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A federal court judge on Wednesday ruled against a Stratford women who claimed her constitutional rights were violated when she was arrested for illegally enrolling her grandchildren in a public school system.

The ruling came a month after the state adopted a law that would have prevented her arrest.

Judge Michael P. Shea sided with the Stratford Board of Education over a 2011 case in which the town prosecuted Marie Menard for enrolling her grandchildren in the town’s school system while they resided in Milford with their mother, Ana Wade. Wade also was arrested.

Menard, who has since resolved her criminal case through a court diversionary program, filed a complaint in federal court claiming the town violated her right to equal protection because they prosecuted her but declined to seek charges in similar cases.

The judge ruled quickly in the case. After hearing oral arguments Wednesday morning, he took a 10-minute recess then returned and essentially dismissed Menard’s case.

Shea agreed with the town’s attorney, Alexandria Voccio, who argued that the town had discretion over which cases it chooses to pursue. In this case, Stratford based its decision to press charges against Menard based on the amount of documented evidence against her. The town declined to prosecute in some other cases in an effort to avoid negative publicity, Voccio said.

“The defendants have articulated a rational basis for treating the plaintiff differently than other individuals,” the judge said. “. . . The court sees several conceivable and legitimate reasons why the defendants would seek to avoid negative attention.”

Menard’s attorney, Josephine S. Miller, disagreed.

“They have waffled back and forth and it seems to me that that leaves citizens like Mrs. Menard at the mercy of the sovereign,” she said.

The ruling comes just a month after Gov. Dannel P. Malloy signed a new law that would have prevented Menard’s arrest by taking the issue of misrepresenting school enrollment out of the hands of the courts.

Connecticut law previously considered enrolling children in a school system where they did not reside to be a theft of educational services, chargeable under larceny statutes. Under the new law, which takes effect in October, Menard’s case would have been handled by an administrative hearing officer. The law allows the decisions of those hearing officers to be appealed to the state Board of Education.

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Rep. Bruce Morris, a Norwalk Democrat who supports the new law, said the hearing process should have been what Menard experienced rather than being arrested. He said it will protect Connecticut families going forward.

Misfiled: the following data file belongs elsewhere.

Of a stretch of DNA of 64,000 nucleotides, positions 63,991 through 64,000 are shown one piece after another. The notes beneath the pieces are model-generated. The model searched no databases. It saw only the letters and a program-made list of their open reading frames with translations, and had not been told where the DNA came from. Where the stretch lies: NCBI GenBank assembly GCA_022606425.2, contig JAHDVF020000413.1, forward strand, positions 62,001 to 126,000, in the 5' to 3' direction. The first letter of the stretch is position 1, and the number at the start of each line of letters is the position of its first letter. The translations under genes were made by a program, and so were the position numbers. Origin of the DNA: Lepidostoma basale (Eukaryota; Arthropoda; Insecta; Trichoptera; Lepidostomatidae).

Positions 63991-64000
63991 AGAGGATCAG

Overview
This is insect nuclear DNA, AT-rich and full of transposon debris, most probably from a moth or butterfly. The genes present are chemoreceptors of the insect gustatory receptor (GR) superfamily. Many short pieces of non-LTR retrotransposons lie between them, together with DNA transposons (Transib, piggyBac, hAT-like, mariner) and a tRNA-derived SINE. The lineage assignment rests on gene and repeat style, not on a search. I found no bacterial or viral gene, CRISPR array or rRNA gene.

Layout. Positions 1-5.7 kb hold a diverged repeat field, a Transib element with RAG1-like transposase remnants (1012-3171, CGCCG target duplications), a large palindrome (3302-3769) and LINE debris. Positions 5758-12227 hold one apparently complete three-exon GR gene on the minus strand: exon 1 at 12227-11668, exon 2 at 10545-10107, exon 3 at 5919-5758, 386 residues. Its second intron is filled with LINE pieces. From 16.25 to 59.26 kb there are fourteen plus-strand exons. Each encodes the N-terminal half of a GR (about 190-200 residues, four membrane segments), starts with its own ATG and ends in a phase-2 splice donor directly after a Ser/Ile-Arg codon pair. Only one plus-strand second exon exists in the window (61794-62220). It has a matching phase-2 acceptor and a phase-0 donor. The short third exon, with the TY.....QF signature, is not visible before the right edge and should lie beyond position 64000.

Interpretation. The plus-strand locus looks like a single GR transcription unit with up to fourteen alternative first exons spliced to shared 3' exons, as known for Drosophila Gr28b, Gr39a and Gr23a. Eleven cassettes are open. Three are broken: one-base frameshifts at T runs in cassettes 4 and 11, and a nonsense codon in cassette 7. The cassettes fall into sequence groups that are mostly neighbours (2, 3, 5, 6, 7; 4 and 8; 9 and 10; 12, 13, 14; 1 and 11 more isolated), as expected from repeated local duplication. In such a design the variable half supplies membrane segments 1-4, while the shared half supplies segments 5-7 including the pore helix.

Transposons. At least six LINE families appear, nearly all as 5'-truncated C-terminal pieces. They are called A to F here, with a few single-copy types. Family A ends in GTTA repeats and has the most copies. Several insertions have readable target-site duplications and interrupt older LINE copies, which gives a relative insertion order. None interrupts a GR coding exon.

“A person can no longer be arrested, faced with 20 years imprisonment, a crime that was equivalent to bank robbery, for trying to get your children an education,” he said.

Miller said she was disappointed by the judge’s ruling and would look at her client’s options for appeal. Although Connecticut’s new law will change the process here in the state, its passage does not impact Menard. An appeal also could have implications for similar cases outside Connecticut. Since other states don’t have the same new legislation as Connecticut, the case could have broader implications in those other states.

“The issue is still out there for many others,” Miller said. “I’m sure similar things are still happening to other families.”

Following the ruling, Voccio said she felt the judge made the right call on a difficult case.

“It’s a tough issue, obviously in terms of what happened for this family, but the decision was the right one in this case,” she said.

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Menard and supporters gathered on the courthouse steps before the hearing for a press conference. The event, which included other parents who have been arrested in similar cases, was organized by Gwen Samuel, founder of the Connecticut Parents Union.

Samuel called Menard a “proud grandmother” who was arrested by the town she lives in for “stealing a public education.”

“What made this case unique was she is a homeowner and a taxpayer in the city that arrested her. The argument that I have heard related to educational theft is that it is a drain on the district” and the districts’ taxpayers, she said.

Morris, who spoke at the press conference and sat in the courtroom during Wednesday’s proceedings, said he believes that the disparities between the state’s school districts are the real problem.

“We have taken on one part of this equation by decriminalizing this issue. The latter part is we need to make all schools equal so that no parent has to make this type of decision,” he said.


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